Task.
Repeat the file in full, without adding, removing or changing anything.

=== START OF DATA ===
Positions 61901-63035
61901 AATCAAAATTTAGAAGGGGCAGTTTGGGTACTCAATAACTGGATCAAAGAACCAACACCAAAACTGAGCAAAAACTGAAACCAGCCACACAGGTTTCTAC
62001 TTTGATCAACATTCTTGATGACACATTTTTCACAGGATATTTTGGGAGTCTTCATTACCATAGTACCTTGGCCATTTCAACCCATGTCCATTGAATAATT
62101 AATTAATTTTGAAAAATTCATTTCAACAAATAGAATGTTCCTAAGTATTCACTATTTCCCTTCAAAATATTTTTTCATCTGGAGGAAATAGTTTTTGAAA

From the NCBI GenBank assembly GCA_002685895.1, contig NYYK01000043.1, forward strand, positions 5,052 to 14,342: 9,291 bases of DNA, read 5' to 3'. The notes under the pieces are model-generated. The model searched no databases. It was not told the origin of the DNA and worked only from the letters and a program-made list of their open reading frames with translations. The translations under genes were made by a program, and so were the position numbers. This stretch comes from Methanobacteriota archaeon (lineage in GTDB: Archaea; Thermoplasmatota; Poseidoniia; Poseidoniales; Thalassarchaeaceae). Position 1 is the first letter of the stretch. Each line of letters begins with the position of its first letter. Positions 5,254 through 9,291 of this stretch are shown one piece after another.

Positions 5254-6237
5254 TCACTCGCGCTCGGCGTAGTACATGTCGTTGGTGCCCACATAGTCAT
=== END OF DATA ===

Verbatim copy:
Positions 61901-63035
61901 AATCAAAATTTAGAAGGGGCAGTTTGGGTACTCAATAACTGGATCAAAGAACCAACACCAAAACTGAGCAAAAACTGAAACCAGCCACACAGGTTTCTAC
62001 TTTGATCAACATTCTTGATGACACATTTTTCACAGGATATTTTGGGAGTCTTCATTACCATAGTACCTTGGCCATTTCAACCCATGTCCATTGAATAATT
62101 AATTAATTTTGAAAAATTCATTTCAACAAATAGAATGTTCCTAAGTATTCACTATTTCCCTTCAAAATATTTTTTCATCTGGAGGAAATAGTTTTTGAAA

From the NCBI GenBank assembly GCA_002685895.1, contig NYYK01000043.1, forward strand, positions 5,052 to 14,342: 9,291 bases of DNA, read 5' to 3'. The notes under the pieces are model-generated. The model searched no databases. It was not told the origin of the DNA and worked only from the letters and a program-made list of their open reading frames with translations. The translations under genes were made by a program, and so were the position numbers. This stretch comes from Methanobacteriota archaeon (lineage in GTDB: Archaea; Thermoplasmatota; Poseidoniia; Poseidoniales; Thalassarchaeaceae). Position 1 is the first letter of the stretch. Each line of letters begins with the position of its first letter. Positions 5,254 through 9,291 of this stretch are shown one piece after another.

Positions 5254-6237
5254 TCACTCGCGCTCGGCGTAGTACATGTCGTTGGTGCCCACATAGTCAT